Teachers' group to pressure GSIS, IBM on database mess
by Roberto M. Cabardo
Cebu City (5 June) -- There seems to be no end for problems that beset the government-owned and controlled corporation (GOCC) -- Government Service Insurance System (GSIS) today as a group of the majority of its members now feel the burden that the office has created.
This after a series of intermittent systems failure of the computer systems of GSIS created more problems among members especially those who applied for loans in time for the enrolment this school year.
Despite the claim of GSIS that the system failure is not of their own doing but that of the IBM and its Philippine counterpart, Questronix Corporation, public school teachers now contemplate on airing their gripes by putting more pressure on the GSIS to address the problem immediately.
An emailed press statement from GSIS PR official Gretchen Pangilinan dated yesterday states that the Philippine Public School teachers Association (PPSTA) - the biggest and foremost professional association of the public school teachers in the country - said that it would do its share to pressure GSIS and IBM until the case is resolved because it believes that the sad thing about it is it won't be the GSIS nor the IBM that would be severely affected by the problem but the teachers who are always at the short end of the stick and that it, therefore, must stop.
The GSIS earlier announced that IBM's database management software, dubbed as DB2, which is installed in its system a few years ago, has failed to live up to its promise of handling huge volumes of GSIS data.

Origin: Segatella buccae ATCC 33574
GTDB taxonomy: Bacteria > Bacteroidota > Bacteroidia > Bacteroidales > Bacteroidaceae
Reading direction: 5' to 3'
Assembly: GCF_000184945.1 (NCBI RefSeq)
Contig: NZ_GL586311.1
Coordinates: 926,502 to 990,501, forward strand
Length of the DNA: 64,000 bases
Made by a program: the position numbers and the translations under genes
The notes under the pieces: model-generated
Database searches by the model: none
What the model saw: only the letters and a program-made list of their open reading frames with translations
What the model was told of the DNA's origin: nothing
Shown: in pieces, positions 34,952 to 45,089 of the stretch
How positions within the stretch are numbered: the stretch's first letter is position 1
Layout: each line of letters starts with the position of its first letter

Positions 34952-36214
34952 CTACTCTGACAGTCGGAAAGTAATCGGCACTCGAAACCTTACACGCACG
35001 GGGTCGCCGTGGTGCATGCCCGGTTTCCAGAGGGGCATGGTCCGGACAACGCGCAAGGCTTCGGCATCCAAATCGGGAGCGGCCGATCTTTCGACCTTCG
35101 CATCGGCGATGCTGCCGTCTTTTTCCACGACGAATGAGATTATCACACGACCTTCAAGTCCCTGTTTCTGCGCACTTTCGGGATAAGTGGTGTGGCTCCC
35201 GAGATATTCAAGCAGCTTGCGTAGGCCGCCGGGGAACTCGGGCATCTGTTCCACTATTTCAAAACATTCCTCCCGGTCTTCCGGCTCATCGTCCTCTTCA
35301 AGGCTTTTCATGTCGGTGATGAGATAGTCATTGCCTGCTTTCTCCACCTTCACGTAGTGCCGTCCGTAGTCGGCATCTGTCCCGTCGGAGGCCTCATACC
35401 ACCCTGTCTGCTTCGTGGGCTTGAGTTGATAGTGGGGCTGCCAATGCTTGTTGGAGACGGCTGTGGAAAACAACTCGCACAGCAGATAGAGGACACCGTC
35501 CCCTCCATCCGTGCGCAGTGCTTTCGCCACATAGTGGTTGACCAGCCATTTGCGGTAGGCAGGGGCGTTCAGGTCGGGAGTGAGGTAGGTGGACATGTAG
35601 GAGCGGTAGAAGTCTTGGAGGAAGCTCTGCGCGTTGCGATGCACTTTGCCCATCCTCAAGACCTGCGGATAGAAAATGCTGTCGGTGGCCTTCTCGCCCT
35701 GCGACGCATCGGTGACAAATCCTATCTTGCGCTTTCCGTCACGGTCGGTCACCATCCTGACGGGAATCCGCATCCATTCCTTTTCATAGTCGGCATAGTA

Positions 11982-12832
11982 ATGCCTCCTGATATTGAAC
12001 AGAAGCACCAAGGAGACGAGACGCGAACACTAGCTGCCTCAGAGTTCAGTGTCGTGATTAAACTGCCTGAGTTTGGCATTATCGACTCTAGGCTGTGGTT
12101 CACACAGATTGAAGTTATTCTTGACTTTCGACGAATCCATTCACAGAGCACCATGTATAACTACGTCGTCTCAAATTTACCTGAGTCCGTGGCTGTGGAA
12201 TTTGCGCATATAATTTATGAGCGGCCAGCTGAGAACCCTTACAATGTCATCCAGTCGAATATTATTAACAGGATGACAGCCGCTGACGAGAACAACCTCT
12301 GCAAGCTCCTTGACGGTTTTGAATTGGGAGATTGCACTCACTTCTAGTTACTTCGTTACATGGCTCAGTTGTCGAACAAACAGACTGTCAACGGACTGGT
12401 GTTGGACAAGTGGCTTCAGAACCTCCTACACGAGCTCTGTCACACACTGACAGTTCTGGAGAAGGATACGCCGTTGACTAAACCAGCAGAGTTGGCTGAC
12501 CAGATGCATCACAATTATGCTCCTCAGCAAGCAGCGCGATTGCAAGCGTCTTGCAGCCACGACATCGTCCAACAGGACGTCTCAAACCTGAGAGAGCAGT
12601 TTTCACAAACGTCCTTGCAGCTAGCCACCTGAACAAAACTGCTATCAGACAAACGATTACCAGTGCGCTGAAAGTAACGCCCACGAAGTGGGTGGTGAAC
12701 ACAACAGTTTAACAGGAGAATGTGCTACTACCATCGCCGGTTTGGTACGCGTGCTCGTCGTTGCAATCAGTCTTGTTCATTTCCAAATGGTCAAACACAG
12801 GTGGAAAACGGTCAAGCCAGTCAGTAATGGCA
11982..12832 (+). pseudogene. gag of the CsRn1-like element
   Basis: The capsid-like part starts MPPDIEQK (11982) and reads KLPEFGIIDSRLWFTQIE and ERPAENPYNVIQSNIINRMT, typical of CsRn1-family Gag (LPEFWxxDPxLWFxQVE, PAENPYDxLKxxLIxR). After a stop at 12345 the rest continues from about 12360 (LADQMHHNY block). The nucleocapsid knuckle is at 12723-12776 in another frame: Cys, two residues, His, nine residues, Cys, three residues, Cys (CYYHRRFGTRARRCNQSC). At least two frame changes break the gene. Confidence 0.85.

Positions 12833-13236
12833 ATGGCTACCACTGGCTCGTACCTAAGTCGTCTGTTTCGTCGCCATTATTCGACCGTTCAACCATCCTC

Because of this, the GSIS system eventually crashed that paralyzed major operations of the pension fund, resulting in the slowdown of its claims and loans processing.
GSIS claims that it has written to the top IBM head in the United States to demand the IT giant for a permanent fix to its software and to shoulder the costs the inherent defects of the software have caused to the GSIS system and its operations.
PPSTA said it is high time the teachers look for the root cause of their problems with their GSIS records.
"If IBM's software is indeed the source of our problem, then they should be held liable for it. We should go directly at the real culprit of our problem," the group said.
The group also hopes that GSIS can compel IBM to look at how much damage their alleged continued inaction on the matter has adversely affected thousands of public school teachers in the Philippines.
The PPSTA is the biggest professional association of public school teachers with more than 200,000 members nationwide.
In the Philippines, the public school teachers are generally overburdened not only of work in the classroom but also of financial woes. (PIA Cebu) [top]